The nice thing about playing around with hypothetical solutions is that you don’t have to deal with the limits presented by time, space, and personnel. One such pipe dream that I have is teaching Western Civ backwards—that is, starting with our own post-modern age and moving into the past, into the World Wars, Victorian Age, Enlightenment, Renaissance, and pushing through to end the year with the Greeks.
A crazy idea? Maybe. But here’s my thinking…
It’s been my experience that if you want to inculcate desire in students (especially in high school students), you have to present them with things they can recognize. Unless they can see the patterns of their own lives in the patterns of, say, Medieval Europe, its history and ideas will remain for them so much information to process. And the best teachers understand this, so they teach Medieval Europe through human stories—its most famous lives, its feasts, its codes of behavior, and so on, which brings the time period up close, and allows us to see it in terms of what we understand—narratives.
Any effort to make things relevant for students can go too far, of course, and curriculum designers have to be careful about being so “hip” that they end up reading young-adult fiction in English class or asking the kids to put together musical playlists in response to reading a book instead of having discussions and writing papers. But at the other end of the extreme, a philosophy or history class that remains stuck in terminology or in names and dates remains at arm’s length from the lives of students. And that’s perhaps a greater danger, for education then ceases to be an occasion for self-examination, for self-knowledge, and ultimately, for conversion, religious or otherwise.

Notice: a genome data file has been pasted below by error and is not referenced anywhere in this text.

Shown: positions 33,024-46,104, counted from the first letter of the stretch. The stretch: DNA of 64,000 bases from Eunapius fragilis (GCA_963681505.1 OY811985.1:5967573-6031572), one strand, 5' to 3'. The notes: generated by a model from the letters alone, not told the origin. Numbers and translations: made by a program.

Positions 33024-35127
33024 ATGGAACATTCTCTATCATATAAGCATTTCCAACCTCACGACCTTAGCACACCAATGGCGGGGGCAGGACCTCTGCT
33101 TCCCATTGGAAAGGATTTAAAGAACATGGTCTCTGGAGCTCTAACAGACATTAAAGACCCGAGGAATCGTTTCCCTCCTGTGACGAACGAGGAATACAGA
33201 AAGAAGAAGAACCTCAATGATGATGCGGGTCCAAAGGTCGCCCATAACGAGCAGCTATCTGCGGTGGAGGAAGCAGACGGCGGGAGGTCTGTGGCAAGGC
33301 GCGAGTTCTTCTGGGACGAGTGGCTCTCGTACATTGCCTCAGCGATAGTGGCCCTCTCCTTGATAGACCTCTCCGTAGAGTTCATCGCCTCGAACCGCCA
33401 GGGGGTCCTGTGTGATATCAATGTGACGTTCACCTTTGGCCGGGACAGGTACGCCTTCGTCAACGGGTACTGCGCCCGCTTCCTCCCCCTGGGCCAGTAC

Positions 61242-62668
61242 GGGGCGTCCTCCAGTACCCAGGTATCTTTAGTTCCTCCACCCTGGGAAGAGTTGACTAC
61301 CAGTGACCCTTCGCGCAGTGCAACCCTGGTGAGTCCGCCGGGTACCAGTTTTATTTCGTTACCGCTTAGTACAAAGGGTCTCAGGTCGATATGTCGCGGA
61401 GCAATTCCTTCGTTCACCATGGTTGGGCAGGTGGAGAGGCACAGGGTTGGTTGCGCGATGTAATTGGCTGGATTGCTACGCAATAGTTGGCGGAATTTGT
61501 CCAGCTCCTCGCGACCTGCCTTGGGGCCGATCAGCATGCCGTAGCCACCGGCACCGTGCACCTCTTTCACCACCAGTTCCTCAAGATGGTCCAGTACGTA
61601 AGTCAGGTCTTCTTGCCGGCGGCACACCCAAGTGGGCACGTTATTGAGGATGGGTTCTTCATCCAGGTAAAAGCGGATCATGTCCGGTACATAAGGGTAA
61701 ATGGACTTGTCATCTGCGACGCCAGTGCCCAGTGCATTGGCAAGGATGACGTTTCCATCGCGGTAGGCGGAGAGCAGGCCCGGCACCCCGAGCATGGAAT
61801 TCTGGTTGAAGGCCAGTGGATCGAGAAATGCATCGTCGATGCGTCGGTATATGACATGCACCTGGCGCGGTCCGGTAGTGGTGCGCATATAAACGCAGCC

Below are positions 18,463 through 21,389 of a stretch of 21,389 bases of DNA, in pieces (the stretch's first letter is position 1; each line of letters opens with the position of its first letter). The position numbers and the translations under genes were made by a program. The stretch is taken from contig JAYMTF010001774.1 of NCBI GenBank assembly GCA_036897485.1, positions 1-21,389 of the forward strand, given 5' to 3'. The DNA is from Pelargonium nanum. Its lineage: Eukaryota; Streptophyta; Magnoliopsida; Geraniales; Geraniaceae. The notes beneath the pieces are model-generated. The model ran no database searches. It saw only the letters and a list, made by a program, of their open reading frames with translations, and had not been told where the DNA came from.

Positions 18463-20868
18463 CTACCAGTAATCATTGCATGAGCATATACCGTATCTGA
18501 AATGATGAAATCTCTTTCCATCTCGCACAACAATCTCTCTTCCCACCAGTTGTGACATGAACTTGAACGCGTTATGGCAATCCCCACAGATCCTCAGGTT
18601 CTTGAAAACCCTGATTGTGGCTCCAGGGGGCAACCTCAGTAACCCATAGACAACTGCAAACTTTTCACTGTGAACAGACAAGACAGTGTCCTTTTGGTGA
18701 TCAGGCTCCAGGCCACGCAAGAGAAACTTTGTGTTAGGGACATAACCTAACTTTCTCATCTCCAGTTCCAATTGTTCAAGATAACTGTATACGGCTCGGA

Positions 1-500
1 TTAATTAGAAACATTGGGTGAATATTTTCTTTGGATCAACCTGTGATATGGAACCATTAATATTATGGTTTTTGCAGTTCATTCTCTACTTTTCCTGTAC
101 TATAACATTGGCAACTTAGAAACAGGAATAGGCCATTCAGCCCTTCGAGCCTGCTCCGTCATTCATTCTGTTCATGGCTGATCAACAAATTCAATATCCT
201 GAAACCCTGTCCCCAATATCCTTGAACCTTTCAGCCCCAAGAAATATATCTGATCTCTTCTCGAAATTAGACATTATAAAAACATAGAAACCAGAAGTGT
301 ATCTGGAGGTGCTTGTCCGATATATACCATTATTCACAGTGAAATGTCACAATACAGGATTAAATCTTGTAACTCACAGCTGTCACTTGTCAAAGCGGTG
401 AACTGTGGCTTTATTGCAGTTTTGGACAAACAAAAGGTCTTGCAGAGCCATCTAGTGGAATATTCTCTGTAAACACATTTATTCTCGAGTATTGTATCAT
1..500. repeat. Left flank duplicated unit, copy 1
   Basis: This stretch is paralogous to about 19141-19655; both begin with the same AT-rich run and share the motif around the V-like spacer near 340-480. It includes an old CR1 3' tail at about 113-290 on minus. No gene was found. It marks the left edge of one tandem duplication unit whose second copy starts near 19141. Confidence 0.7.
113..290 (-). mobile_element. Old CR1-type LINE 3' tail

Programs that start with the past and proceed to the present have the built-in handicap of beginning with what students don’t know. Immediately there is an obstacle to be overcome. How do you make what is ancient seem alive? The teacher is tasked with finding the tangents which reveal that the only thing different about Ancient Greece from 21st century America is situation. The easiest way to overcome this obstacle is, like I said, to teach through stories, which is why Literature is perhaps the best way of doing a survey of Western Civ course. Instead of reading facts about Mycenaean Greece, read the Iliad, and supplement with historical lectures. Instantly that culture is brought up close, and we realize that we are not that far removed from the days of the Trojan War.